New York Times Editorial Page editor Andrew Rosenthal's Sunday Review was wall-to-wall for Obama this week, with two left-wing op-eds on Obama on the front page, a full-page endorsement of Obama for re-election, and three liberal columnists simultaneously obsessed with abortion, including the paper's foreign policy columnist Thomas Friedman. (Right-of-center Ross Douthat also covered women's issues, but questioned Obama's "weirdly paternalistic form of social liberalism.")

Over the fold on page 1 was "The Price of a Black President" by Frederick Harris, director of the Institute for Research in African-American Studies at Columbia University, praised blacks for voting for Obama before going on to criticize Obama from the left.

New York Times Editorial Page editor Andrew Rosenthal displayed his usual class, charm, and mastery of current events in his Twitter posts leading up to and through the start of the Republican National Convention in Tampa.

Before Tuesday night, Rosenthal didn't seem very clued in to the news, posting this on Monday: "If the GOPers love Chris Christie so much, why is he scheduled to speak tomorrow after 10 pm, when no one will be watching? Some keynote." He later stated: "Was wrong before about the timing of Christie speech. 10-11 is prime time for convention. Hope nothing really good on at that time." Oops.

While confessing Democrats and unions were dealt a "painful blow" Tuesday night as Republican Gov. Scott Walker handily beat Democratic challenger Tom Barrett in the Wisconsin recall election, Wednesday's lead story by Monica Davey and Jeff Zeleny opened with the liberal argument that Walker was to blame for undermining the "civility" of the state's progressive politics by engaging in his successful reform of public sector unions. (The online headline, "Walker Survives Wisconsin Recall Effort," is a slightly churlish acknowledgement of Walker's convincing win of 53%-46%.)

Gov. Scott Walker, whose decision to cut collective bargaining rights for most public workers set off a firestorm in a state usually known for its political civility, easily held on to his job on Tuesday, becoming the first governor in the country to survive a recall election and dealing a painful blow to Democrats and labor unions.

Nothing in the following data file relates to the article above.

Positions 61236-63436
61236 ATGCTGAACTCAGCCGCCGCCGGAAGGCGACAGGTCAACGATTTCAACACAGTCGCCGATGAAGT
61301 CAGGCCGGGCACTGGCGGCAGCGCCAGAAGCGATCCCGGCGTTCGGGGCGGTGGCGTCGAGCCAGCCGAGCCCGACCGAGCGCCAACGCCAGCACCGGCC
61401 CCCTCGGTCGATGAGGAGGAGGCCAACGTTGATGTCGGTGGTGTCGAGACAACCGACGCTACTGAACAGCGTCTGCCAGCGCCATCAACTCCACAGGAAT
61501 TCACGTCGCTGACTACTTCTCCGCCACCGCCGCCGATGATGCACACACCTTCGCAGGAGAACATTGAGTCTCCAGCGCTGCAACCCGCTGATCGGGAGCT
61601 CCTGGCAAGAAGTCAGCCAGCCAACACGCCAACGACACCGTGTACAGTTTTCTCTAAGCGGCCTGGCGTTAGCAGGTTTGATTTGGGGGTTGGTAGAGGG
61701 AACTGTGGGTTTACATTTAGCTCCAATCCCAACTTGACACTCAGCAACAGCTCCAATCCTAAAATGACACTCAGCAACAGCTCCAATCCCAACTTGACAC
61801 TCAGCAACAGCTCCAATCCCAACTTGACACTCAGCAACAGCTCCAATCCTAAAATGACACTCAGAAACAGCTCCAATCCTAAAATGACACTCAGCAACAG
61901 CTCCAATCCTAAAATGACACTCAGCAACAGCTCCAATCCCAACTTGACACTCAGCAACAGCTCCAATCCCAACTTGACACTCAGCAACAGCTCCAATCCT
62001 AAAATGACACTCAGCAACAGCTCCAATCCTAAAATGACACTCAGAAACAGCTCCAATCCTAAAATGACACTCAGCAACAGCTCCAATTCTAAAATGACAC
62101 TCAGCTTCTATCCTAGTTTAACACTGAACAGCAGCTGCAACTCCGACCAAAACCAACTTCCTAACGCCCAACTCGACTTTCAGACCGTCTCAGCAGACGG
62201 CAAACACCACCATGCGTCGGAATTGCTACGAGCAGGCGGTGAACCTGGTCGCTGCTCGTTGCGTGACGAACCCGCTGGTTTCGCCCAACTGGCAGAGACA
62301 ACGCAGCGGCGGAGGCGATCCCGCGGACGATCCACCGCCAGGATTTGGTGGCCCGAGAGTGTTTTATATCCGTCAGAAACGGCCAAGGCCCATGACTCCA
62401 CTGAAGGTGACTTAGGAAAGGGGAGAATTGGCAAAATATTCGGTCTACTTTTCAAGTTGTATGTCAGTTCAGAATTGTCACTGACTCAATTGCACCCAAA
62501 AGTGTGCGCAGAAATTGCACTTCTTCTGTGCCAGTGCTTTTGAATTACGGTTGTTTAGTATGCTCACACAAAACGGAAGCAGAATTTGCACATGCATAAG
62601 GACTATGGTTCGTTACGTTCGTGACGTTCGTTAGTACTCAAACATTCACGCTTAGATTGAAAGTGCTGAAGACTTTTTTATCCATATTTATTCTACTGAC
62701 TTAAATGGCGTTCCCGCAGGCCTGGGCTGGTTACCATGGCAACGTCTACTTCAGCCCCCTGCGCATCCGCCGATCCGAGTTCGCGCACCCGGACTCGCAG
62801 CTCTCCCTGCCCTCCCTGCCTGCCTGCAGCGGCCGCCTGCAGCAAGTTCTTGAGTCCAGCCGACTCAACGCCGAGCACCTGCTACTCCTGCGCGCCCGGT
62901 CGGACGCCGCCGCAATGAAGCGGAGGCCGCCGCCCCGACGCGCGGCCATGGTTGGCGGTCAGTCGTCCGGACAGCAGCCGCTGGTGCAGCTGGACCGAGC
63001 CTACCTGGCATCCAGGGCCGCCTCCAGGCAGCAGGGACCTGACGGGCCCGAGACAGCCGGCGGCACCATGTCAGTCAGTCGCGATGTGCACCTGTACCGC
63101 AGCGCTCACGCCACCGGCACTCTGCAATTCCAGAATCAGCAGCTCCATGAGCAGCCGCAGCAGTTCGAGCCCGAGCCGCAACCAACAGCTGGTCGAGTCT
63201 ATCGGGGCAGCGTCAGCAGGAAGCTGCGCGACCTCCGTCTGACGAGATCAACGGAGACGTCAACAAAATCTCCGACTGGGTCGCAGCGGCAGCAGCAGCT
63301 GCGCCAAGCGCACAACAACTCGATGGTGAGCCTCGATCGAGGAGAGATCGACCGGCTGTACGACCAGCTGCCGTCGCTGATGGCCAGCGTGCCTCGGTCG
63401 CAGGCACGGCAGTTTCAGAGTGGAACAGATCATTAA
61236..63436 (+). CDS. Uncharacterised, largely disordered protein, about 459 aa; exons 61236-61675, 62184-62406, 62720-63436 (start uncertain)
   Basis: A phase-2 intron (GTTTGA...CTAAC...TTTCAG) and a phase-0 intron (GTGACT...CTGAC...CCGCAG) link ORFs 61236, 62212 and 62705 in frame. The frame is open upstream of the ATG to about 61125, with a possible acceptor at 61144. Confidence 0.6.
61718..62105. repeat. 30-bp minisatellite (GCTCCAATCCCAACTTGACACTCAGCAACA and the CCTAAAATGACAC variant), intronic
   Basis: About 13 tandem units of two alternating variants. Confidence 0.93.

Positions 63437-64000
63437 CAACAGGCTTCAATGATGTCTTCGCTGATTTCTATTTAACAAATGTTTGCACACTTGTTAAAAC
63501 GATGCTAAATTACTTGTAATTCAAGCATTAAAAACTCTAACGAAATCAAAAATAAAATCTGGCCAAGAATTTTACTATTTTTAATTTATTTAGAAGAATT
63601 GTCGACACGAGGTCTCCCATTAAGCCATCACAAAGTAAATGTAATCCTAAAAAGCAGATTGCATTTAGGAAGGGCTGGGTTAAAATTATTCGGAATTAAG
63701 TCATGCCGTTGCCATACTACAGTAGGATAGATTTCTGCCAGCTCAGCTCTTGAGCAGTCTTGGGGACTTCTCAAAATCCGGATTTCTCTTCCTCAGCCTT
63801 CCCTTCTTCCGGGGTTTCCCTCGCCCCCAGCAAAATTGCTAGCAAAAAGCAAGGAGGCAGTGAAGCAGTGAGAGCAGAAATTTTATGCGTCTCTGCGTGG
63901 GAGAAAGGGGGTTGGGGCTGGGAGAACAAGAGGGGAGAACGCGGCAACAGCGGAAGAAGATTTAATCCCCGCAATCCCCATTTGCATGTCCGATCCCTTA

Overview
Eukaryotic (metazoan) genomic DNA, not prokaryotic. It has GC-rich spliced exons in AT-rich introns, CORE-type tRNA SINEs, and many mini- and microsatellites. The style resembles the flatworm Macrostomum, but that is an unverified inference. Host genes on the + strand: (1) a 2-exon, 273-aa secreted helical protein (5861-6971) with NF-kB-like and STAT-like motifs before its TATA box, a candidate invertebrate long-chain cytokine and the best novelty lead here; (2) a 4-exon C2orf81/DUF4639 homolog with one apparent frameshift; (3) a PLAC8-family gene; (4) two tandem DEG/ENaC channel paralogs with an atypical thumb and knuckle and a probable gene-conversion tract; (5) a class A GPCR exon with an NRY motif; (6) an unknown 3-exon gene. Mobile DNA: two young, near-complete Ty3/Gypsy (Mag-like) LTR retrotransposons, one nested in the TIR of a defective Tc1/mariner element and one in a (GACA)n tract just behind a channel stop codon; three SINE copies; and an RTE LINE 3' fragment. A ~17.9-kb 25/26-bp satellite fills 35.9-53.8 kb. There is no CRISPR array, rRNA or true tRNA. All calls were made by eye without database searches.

Under the stewardship of Andrew Rosenthal (infamous for accusing House Speaker John Boehner of racism for asking President Obama to delay a speech to Congress for a day) the New York Times's Sunday Review section is devolving into a hard-left opinion page.

Last week's Sunday Review fully fulfilled its lefty promise, aided by Times columnists Nicholas Kristof and Maureen Dowd, who chose the same topic: Brave liberal nuns versus and out of touch conservative Catholic hierarchy. Kristof's "We Are All Nuns" and Maureen Dowd's particularly overwrought "Bishops Play Church Queens as Pawns." Dowd was ably dissected by Tim Graham here at NewsBusters: "She thinks that by insisting the nuns and sisters follow the historic doctrines of the church, the church is 'losing its soul.' To insist on orthodoxy is putting the nuns through an Inquisition – with Dowd wanting the reader to imagine nuns in thumbscrews or on a rack."

New York Times editorial page editor Andrew Rosenthal showed his usual class in a Tuesday afternoon post responding to Rick Santorum's withdrawal from the Republican presidential race: "Goodbye, Rick Santorum."

Here's your daily dose of liberal hysteria, courtesy of New York Times editorial page editor Andrew Rosenthal's Thursday evening post, "Grand, Old and Anti-Woman." Previously Rosenthal called Republican House Speaker John Boehner a racist  for asking President Obama to delay a speech to Congress.